By Deborah Jones, Ph.D., 2002

A recent discussion on the Clean Run e-mail list concerned problems that people were having with the application of clicker training. It developed into a thread on some of the more common areas of confusion and misunderstanding regarding this type of training. While clicker training is not a ‘new’ idea (B.F. Skinner wrote an article on ‘How to Train Animals’ in Scientific American in 1951) it does seem radical and unusual to those more familiar with traditional dog training methods. In making the change to clicker training, people are starting to become frustrated and confused, especially when different trainers have their own unique versions of these methods. In thinking about my own evolution as a clicker trainer, I would like to offer a bit of background about my journey to this point. It wasn’t quick or easy, but it has been fun! I would also like to address some of the myths, misconceptions, and unusual clicker training methods that have developed.

When I was an undergraduate years ago I first learned about the principles of classical and operant conditioning. I spent a few years studying these principles in an academic setting, and had a fairly good understanding of them before I ever tried to apply them to real live animals. Then, the first animals I worked with were lab rats. The behaviors we trained were fairly simple, more to test out the principles than with the goal of teaching a specific target behavior. I was excited by my success with rats and went home to teach Foxy, my old All American girl, how to target the door where we kept the treats. Foxy surprised me by learning not only where to go for treats, but how to open the door herself!

Later, I had the opportunity to work with a number of different types of animals including a retired racehorse and a chicken. I observed trainers using basic learning principles on elephants and tigers with great success. My first two clicker-trained dogs taught me an enormous amount, and I made a fair number of mistakes with both of them. But even so, I had enough success to be encouraged to continue. Finally, when my first Papillon puppy came along, I had it pretty well figured out and wasted little time with ineffective and inefficient clicker training. But I made a whole lot of mistakes getting to that point!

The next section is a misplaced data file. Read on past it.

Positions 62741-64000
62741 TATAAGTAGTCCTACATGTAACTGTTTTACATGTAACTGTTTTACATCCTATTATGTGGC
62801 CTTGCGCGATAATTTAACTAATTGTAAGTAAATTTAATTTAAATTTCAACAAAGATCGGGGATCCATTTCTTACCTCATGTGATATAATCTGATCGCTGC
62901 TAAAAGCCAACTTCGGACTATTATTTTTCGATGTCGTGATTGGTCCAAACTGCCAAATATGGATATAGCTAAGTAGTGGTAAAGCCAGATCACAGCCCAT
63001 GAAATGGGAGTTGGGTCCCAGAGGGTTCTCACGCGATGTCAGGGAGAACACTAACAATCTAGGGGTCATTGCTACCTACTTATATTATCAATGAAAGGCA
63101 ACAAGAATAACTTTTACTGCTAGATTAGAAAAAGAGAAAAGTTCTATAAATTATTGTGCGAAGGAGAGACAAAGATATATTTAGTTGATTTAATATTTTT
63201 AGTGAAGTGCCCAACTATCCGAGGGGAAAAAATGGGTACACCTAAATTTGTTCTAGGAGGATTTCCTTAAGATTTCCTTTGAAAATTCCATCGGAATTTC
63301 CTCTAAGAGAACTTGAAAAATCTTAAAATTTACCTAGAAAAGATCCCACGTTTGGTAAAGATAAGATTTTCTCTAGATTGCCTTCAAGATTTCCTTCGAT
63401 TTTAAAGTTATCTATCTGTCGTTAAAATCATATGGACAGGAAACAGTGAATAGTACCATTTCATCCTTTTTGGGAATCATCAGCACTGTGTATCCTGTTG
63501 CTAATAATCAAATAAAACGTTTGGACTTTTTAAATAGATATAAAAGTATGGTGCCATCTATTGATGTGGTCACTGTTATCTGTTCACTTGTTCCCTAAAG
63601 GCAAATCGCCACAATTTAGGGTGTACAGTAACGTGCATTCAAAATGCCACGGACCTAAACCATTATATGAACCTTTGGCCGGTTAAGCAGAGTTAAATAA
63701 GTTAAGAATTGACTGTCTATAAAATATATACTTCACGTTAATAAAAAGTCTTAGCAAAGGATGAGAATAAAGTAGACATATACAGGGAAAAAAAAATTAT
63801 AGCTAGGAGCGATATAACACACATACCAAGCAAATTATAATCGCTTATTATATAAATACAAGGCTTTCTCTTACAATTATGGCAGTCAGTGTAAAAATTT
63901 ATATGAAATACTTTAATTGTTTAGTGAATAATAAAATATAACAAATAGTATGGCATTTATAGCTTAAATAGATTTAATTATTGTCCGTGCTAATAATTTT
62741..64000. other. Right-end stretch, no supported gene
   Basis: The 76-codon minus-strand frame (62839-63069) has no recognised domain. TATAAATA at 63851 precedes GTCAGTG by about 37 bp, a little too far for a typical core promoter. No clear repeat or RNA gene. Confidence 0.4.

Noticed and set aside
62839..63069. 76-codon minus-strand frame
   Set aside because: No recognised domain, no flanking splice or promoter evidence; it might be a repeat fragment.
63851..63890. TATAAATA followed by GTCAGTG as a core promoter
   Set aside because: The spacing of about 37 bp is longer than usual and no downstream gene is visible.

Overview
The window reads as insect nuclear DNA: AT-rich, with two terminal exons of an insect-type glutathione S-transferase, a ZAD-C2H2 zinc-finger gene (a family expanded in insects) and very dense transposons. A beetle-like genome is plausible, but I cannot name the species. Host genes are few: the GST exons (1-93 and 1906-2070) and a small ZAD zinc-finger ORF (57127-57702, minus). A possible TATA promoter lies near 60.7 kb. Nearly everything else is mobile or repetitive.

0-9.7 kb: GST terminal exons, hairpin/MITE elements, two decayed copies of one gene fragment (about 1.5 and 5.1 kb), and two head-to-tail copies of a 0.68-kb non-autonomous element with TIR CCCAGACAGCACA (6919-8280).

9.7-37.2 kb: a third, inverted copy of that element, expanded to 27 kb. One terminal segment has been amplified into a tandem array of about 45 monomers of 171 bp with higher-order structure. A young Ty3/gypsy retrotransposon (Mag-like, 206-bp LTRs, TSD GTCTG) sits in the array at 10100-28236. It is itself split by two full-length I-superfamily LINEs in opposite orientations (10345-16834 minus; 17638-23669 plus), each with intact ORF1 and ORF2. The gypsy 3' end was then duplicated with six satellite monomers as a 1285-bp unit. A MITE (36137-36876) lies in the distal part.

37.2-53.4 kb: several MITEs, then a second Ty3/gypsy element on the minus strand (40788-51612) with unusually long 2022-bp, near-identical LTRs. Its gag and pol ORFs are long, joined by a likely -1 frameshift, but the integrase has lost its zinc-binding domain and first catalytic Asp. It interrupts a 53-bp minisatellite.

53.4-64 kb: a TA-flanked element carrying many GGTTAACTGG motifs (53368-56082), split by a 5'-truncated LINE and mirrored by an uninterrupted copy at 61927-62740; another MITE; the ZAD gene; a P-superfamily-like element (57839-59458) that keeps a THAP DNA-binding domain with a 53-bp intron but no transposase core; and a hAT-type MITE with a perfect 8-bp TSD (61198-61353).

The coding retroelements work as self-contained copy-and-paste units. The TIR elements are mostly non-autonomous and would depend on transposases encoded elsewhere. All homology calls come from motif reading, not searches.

I started writing books and giving seminars because I know how few resources are out there for people who are interested in learning about clicker training. Through my own learning stages I saw many people who claimed to be ‘experts’ in the area of animal learning and training. Some were; many were not. My goal was to help people understand the underlying scientific principles so that the techniques and methods would make sense. You can think of the theories, concepts and principles as the bigger picture. They are the laws of learning. When you develop specific ways to practice hands-on training, you’re using techniques or methods that come from the theories, concepts and principles (if you’re doing it right). For example, a basic learning principle is that behavior that is reinforced will increase. As a technique, I might apply that by reinforcing a jumping dog when he has all four feet on the floor. Because I know (from the theory) that the reinforced behavior will increase, I know that I can fix the jumping problem without ever addressing it directly. Instead, I simply reinforce what I want and get more of it. In a very short time the non-reinforced behavior, jumping, decreases drastically and is replaced by the reinforced behavior, four on the floor.

My goal is to help people truly grasp the concepts, not just follow directions. If you follow directions they might work fine, but if something goes wrong then you have no idea how to fix it. If you understand the underlying principles, you can problem-solve. For example, I can drive my car just fine, but if it breaks down I have no clear understanding of how to diagnose and fix the problem, even a relatively simple problem. That’s why I pay for AAA. The same is true for training techniques. If you understand why and how a certain technique works, then you can make adjustments to be more successful. Also, if you understand the principles, then you will be able to see the weaknesses and errors in Trainer X’s version of clicker training. People add their own little twists to the techniques, and pretty soon they have some totally unique method that isn’t true to the underlying theories.